The ACLU defends the free speech of white supremacists — but now wants Confederate monuments removed

The ACLU defends the free speech of white supremacists — but now wants Confederate monuments removed
The American Civil Liberties Union is supporting efforts to remove Confederate monuments nationwide. But the group is also defending the free speech rights of some white nationalist groups, which has drawn a backlash from some progressives. Jason Kempin/Getty Images
The American Civil Liberties Union is supporting efforts to remove Confederate monuments nationwide. But the group is also defending the free speech rights of some white nationalist groups, which has drawn a backlash from some progressives. Jason Kempin/Getty Images

This is Mic’s daily read on Donald Trump’s America. Want to receive this as a daily email in your inbox? Subscribe here.

Every day, we bring you a dispatch on Trump’s America. Today’s focus: “Hate speech” vs. “free speech.”

Friday’s Dispatch: The ACLU joins the fight to bring down Confederate monuments

Nearly two weeks after violence in Charlottesville, Virginia, the top racial justice expert at the American Civil Liberties Union pulled no punches in his description of Confederate monuments. Jeffrey Robinson said these symbols, which Trump has defended as historical treasures, were built to perpetuate a lie that Southern leaders fought for liberty, not to protect slavery.

“When we do not deal with the ugly truth about our history, we have no chance of going forward in any kind of a productive way,” Robinson said in a live broadcast Thursday night titled “When Heritage Equals Hate.” “Getting rid of the Confederate monuments will ... make us deal with the truth.”

Even as the national movement to remove Confederate monuments across the U.S. gains steam, more than 700 monuments still remain on public land. The push to do away with them, led by racial justice group Color of Change, has seen an explosion of support since far-right protesters gathered in Charlottesville to protest the removal of a statue of Confederate leader Robert E. Lee.

Since Charlottesville, there has been a 214% increase in the number of Confederate monuments torn down in 2017, for a total of 29 removed so far this year. There are at least another 35 removal movements underway, most of which began post-Charlottesville.

The ACLU is mobilizing its People Power activists, who number about 200,000, to sign petitions that call on elected officials to remove monuments. The group has used email and social media to make such demands.

Digital advocacy among progressives has driven hundreds of thousands of people to focus on removing monuments. MoveOn.org and Democracy for America have shared the Color of Change effort, while petitions on Change.org to remove monuments have collectively drawn more than 550,000 signatures. More than 33,000 people have signed a Color of Change petition calling for the removal of Confederate monuments from the United States Capitol.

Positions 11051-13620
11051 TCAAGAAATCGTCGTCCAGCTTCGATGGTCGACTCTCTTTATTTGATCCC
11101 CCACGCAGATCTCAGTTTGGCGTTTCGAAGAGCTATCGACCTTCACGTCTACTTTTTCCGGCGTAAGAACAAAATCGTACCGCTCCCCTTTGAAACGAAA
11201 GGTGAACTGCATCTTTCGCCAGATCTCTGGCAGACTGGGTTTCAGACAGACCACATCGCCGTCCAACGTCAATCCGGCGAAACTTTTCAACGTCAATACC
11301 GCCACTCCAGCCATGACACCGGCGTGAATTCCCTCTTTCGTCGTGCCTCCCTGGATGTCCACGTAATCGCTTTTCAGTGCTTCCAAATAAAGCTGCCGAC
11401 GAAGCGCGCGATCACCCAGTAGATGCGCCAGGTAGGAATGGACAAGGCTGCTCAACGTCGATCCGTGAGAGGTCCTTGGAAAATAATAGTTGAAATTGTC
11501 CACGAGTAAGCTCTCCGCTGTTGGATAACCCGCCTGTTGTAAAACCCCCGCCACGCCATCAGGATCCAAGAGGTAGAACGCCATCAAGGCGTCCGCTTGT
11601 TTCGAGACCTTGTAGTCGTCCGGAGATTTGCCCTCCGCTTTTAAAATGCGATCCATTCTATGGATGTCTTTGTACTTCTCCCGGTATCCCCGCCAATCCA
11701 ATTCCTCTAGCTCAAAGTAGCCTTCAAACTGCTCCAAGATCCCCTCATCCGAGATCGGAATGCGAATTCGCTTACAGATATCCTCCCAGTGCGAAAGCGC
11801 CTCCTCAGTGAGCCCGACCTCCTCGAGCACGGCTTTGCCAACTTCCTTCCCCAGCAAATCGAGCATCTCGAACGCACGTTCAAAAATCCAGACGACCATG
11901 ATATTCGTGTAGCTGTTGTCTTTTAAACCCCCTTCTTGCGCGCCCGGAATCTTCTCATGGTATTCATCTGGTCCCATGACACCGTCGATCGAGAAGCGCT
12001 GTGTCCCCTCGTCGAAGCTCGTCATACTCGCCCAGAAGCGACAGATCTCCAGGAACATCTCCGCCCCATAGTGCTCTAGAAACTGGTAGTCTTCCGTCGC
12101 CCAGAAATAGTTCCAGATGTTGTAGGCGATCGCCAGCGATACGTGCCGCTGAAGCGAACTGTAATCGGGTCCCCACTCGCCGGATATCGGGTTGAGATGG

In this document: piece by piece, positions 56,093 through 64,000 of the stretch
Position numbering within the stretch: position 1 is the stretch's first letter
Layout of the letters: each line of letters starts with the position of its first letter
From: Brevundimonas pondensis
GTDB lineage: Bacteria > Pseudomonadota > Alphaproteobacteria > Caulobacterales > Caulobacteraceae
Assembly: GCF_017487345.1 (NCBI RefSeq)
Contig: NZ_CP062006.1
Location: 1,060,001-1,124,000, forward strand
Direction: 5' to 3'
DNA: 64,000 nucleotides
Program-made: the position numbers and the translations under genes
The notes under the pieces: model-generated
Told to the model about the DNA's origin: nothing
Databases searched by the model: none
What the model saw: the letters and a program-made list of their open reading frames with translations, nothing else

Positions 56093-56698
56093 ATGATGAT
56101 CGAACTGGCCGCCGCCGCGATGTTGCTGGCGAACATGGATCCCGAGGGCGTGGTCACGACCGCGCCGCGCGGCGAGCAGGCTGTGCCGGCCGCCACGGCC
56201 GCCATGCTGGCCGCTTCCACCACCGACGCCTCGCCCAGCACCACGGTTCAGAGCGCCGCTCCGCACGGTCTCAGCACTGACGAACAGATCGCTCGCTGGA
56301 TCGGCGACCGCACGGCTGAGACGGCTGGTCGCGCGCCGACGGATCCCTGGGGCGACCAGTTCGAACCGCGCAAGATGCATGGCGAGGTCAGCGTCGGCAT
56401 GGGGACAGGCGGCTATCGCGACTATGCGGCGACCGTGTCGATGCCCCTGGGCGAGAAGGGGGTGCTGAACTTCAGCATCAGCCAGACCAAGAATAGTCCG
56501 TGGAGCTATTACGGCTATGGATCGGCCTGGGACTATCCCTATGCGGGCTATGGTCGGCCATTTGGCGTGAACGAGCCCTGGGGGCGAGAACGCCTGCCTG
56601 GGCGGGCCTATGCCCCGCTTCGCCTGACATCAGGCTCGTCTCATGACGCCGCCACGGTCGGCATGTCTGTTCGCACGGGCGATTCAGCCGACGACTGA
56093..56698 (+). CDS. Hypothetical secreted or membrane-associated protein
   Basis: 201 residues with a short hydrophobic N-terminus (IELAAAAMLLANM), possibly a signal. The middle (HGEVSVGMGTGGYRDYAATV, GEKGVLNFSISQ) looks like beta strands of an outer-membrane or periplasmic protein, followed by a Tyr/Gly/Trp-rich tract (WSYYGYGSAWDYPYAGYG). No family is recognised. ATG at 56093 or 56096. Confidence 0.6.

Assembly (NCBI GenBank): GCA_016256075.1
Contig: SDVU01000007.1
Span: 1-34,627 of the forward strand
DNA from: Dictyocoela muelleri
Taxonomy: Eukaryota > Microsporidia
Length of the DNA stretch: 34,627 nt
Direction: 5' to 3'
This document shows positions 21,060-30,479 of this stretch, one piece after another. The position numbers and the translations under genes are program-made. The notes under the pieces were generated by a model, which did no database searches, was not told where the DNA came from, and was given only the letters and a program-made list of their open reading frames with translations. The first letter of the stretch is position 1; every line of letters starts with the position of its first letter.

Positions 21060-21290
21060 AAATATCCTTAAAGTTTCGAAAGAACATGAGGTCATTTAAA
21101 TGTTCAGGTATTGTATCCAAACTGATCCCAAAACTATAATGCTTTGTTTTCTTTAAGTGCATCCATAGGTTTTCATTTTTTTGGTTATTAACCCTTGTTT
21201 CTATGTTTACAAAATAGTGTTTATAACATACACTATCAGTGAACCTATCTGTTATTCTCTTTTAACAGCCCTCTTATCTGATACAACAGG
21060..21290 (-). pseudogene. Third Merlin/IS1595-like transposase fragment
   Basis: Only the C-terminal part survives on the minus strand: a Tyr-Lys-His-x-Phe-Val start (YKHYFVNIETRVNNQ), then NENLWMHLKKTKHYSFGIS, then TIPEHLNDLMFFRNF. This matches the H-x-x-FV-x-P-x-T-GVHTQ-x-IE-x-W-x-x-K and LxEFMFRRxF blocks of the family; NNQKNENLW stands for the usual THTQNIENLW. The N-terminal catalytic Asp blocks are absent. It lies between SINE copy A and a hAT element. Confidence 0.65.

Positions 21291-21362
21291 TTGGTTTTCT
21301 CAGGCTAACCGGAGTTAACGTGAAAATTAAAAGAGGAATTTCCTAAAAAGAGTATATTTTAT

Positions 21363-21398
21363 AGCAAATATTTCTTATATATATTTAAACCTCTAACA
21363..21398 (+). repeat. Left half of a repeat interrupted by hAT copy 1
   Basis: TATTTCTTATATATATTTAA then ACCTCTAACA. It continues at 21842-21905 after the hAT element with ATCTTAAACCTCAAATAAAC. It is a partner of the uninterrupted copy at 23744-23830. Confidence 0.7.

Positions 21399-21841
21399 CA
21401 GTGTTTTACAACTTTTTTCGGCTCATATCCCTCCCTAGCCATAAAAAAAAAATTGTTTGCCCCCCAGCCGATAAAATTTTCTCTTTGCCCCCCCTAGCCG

“A lot of this is the education of people and learning, in their local communities, what has been done to preserve a heritage of hate,” Faiz Shakir, the ACLU’s national political director, said.

The push to support monument removal comes after the ACLU faced backlash from its members over defense of free speech of white supremacists. The ACLU announced it would no longer support groups that carry firearms to protests.

The ACLU’s support of Color of Change is another public rebuke of the far-right groups. Shakir justified it as the ACLU supporting “free speech” but not “government speech” that promotes hate in the form of statues.

“We are always wary of those kind of free speech crackdowns, on even groups you hate, because that’s how it starts,” Shakir said. “Any crackdown, any deprivation of liberty against those [we hate] will impact all of us.”

Arisha Hatch, Color of Change’s managing director of campaigns, said she was thankful for the ACLU’s support. But her organization views messaging from the far right as “hate speech,” not “free speech.”

“Obviously, we have a different theory of change than the ACLU,” Hatch said. ”[But their support] sends a message that they’re in support of black civil rights leaders who are making these calls. They’ve been an incredibly important partner.”

Today’s question: Should speech that promotes white supremacy be protected by the First Amendment?

Friday in Trump’s America:

President Donald Trump is preparing for Hurricane Harvey, a Category 3 storm, to potentially devastate the Texas coastline.

Trump is considering ending the program that allows undocumented immigrants who were brought to the U.S. as children to stay legally, Axios reported. That would affect about 750,000 people.

The president continues to hammer Senate Majority Leader Mitch McConnell (R-Ky.) on Twitter. He’s also still criticizing the filibuster, which had no role in blocking the GOP health care reform bill from passing. And he’s hitting Sen. Bob Corker (R-Tenn.).

Gary Cohn, Trump’s top economic adviser, said the president must do more to condemn white supremacy.

White House Chief of Staff John Kelly reportedly wants to see all information before it reaches the president to control what gets to Trump.

Every county in the U.S. will have health insurance offered through an online Affordable Care Act marketplace.

A far-right rally is planned in San Francisco this Saturday. Rolling Stone has a deep dive into how grassroots groups are leading opposition to Trump.

The National Institutes of Health is the latest federal agency to scrub a reference to climate change.

Today’s MicBite:

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